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Microwave Minute

average rating is 4 out of 5


Joe Beck


Posted on:

Feb 15, 2024

Film Reviews
Microwave Minute
Directed by:
Harvey Gardner, Arthur Johnson
Written by:
Arthur Johnson, Harvey Gardner, Michael McGurk
Mackenzie Paterson,

It’s no secret that in this current era there is a crisis of masculinity, and concurrently, in a way that is very linked, an epidemic of male loneliness. There is, at least ostensibly, a lack of male role models exhibiting those traits that are considered traditionally masculine, and as our definitions of masculinity are changing at a slower rate, this has left a vacuum of those that fit into both the aforementioned categories. As a result, a growing number of men are isolated, experiencing a loneliness that leads to indoctrination into violence and other hateful ideologies, as shown, rather tactfully, by ‘Microwave Minute’


Directed by Harvey Gardner and Arthur Johnson, ‘Microwave Minute’ begins with Michael McGurk’s character, named Mike, introducing himself at the start of a video, with the opening ‘Hey lone wolves, welcome back to Mike’s Microwave Minute Morsels’. Mike is a fairly charismatic content creator, specialising in baked goods, teaching his viewers how to make cookies in the microwave in just one minute. Mike’s video is interspersed with a series of unnerving closeups of another man, Charlie played by Mackenzie Paterson, pigging out on the sofa as he watches and follows Mike’s video, reciting it word for word.


Charlie’s loneliness has become an obsession with Mike’s Microwave Minute Morsels, to the point where, in a chilling, uncanny scene, Charlie himself becomes the presenter of Charlie’s Microwave Minute Morsels. His show has a more sinister, aggressive edge, with a slightly crazed side to it. He nods at his imaginary audience as he says ‘I love you guys’, words which, steeped in loneliness, he longs to say, but has nobody to say it too. Charlie has been lulled by Mike’s video address to ‘lone wolves’, and being such a ‘lone wolf’ himself, has become obsessive over this man whom he feels that he can relate to.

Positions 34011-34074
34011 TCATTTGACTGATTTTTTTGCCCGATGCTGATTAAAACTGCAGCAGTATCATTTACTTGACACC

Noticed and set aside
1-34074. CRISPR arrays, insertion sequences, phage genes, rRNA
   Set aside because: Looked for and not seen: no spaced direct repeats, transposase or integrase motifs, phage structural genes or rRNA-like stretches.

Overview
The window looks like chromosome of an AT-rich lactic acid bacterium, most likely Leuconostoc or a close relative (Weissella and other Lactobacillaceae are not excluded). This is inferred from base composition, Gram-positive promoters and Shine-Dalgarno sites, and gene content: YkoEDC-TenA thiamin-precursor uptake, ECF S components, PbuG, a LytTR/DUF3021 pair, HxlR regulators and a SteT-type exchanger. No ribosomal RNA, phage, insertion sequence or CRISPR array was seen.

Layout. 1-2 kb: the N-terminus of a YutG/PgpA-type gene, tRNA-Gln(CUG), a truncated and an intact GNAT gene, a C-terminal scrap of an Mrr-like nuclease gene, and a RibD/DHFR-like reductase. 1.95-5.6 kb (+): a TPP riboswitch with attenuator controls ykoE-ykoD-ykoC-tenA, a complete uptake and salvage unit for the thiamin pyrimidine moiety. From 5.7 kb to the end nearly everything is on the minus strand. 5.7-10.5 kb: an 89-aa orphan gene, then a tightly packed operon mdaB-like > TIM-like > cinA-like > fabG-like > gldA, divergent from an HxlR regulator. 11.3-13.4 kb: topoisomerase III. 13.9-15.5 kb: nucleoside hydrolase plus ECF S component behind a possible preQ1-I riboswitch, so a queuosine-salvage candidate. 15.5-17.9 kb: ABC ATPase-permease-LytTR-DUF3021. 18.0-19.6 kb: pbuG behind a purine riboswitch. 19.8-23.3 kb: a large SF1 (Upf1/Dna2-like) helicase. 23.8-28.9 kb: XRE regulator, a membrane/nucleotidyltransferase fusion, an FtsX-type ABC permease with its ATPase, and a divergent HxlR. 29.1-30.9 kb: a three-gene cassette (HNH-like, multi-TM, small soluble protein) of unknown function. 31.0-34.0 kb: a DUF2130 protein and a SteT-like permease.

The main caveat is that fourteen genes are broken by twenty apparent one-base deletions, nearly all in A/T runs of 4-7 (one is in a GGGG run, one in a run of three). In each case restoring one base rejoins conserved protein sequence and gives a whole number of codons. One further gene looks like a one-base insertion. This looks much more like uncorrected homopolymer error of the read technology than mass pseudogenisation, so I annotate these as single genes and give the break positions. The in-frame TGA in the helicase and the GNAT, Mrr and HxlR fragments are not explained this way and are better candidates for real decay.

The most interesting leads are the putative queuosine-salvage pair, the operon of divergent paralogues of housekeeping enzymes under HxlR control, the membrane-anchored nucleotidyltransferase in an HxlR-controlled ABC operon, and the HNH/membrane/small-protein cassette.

Harvey Gardner and Arthur Johnson direct the film effectively, with the close up shots early on establishing a critical sense of unease that is sustained throughout in the eerie, uncanny set of Charlie’s video, in which the lights are a little too harsh, and the set a little too clean, contrasted with the dank, messy room in which Charlie really lives. Charlie is a lonely man, who has found somebody he finds relatable, and maybe even inspiring, yet, due to his loneliness and tattered mental state he has become obsessive over Mike.


Johnson and Gardner penned the script for the film alongside one of its stars Michael McGurk, and the screenplay subtly creates these sinister undertones which make the conclusion of ‘Microwave Minute’ all the more shocking and alarming. McGurk is solid as the charismatic Mike, but Mackenzie Paterson gives an excellent performance leading as Charlie, particularly in the faux video (which we can assume occurs within his head). He is unnerving through the exaggerations in his voice, and his evidently deceptive smile, behind which rests only contempt and anger at the world.


‘Microwave Minute’ is an enthralling short film, unnerving in all the right ways and with a potent examination on male loneliness.

About the Film Critic
Joe Beck
Joe Beck
Short Film
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